And the values don’t have to be strings. They can be pretty much any other object.

Answered By: Mark Biek

Answer #6:

dF: that’s pretty cool… I didn’t
know that I could access the fields in
a class using dict.

Mark: the situations that I wish I had
this are precisely when I want a tuple
but nothing as “heavy” as a

You can access the fields of a class using a dictionary because the fields of a class, its methods and all its properties are stored internally using dicts (at least in CPython).

…Which leads us to your second comment. Believing that Python dicts are “heavy” is an extremely non-pythonistic concept. And reading such comments kills my Python Zen. That’s not good.

You see, when you declare a class you are actually creating a pretty complex wrapper around a dictionary – so, if anything, you are adding more overhead than by using a simple dictionary. An overhead which, by the way, is meaningless in any case. If you are working on performance critical applications, use C or something.

Answered By: Vicent Marti

Answer #7:

You can subclass the C structure that is available in the standard library. The ctypes module provides a Structure class. The example from the docs:

>>> from ctypes import *
>>> class POINT(Structure):
...     _fields_ = [("x", c_int),
...                 ("y", c_int)]
>>> point = POINT(10, 20)
>>> print point.x, point.y
10 20
>>> point = POINT(y=5)
>>> print point.x, point.y
0 5
>>> POINT(1, 2, 3)
Traceback (most recent call last):
  File "<stdin>", line 1, in ?
ValueError: too many initializers
>>> class RECT(Structure):
...     _fields_ = [("upperleft", POINT),
...                 ("lowerright", POINT)]
>>> rc = RECT(point)
>>> print rc.upperleft.x, rc.upperleft.y
0 5
>>> print rc.lowerright.x, rc.lowerright.y
0 0
Answered By: Ella Rose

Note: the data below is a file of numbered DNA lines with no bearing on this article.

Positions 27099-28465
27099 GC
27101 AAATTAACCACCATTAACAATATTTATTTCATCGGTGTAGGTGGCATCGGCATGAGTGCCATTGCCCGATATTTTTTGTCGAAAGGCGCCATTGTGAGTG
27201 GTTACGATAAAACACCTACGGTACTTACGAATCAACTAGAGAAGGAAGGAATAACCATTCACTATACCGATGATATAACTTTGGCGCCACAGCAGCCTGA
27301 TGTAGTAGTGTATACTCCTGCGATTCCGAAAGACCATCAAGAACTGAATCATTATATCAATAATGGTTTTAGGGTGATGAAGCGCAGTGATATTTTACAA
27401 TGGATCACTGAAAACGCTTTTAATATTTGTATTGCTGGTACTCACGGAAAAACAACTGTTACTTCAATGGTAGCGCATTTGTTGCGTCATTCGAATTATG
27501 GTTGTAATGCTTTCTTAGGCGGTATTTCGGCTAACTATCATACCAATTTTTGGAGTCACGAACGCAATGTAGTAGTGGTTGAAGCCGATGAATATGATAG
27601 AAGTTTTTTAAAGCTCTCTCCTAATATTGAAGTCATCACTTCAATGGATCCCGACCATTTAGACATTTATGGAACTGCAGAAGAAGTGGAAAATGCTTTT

Answer #8:

I would also like to add a solution that uses slots:

class Point:
    __slots__ = ["x", "y"]
    def __init__(self, x, y):
        self.x = x
        self.y = y

Definitely check the documentation for slots but a quick explanation of slots is that it is python’s way of saying: “If you can lock these attributes and only these attributes into the class such that you commit that you will not add any new attributes once the class is instantiated (yes you can add new attributes to a class instance, see example below) then I will do away with the large memory allocation that allows for adding new attributes to a class instance and use just what I need for these slotted attributes”.

Example of adding attributes to class instance (thus not using slots):

class Point:
    def __init__(self, x, y):
        self.x = x
        self.y = y

p1 = Point(3,5)
p1.z = 8

Output: 8

Example of trying to add attributes to class instance where slots was used:

class Point:
    __slots__ = ["x", "y"]
    def __init__(self, x, y):
        self.x = x
        self.y = y

p1 = Point(3,5)
p1.z = 8

Output: AttributeError: ‘Point’ object has no attribute ‘z’

This can effectively works as a struct and uses less memory than a class (like a struct would, although I have not researched exactly how much). It is recommended to use slots if you will be creating a large amount of instances of the object and do not need to add attributes. A point object is a good example of this as it is likely that one may instantiate many points to describe a dataset.

Answered By: Oamar Kanji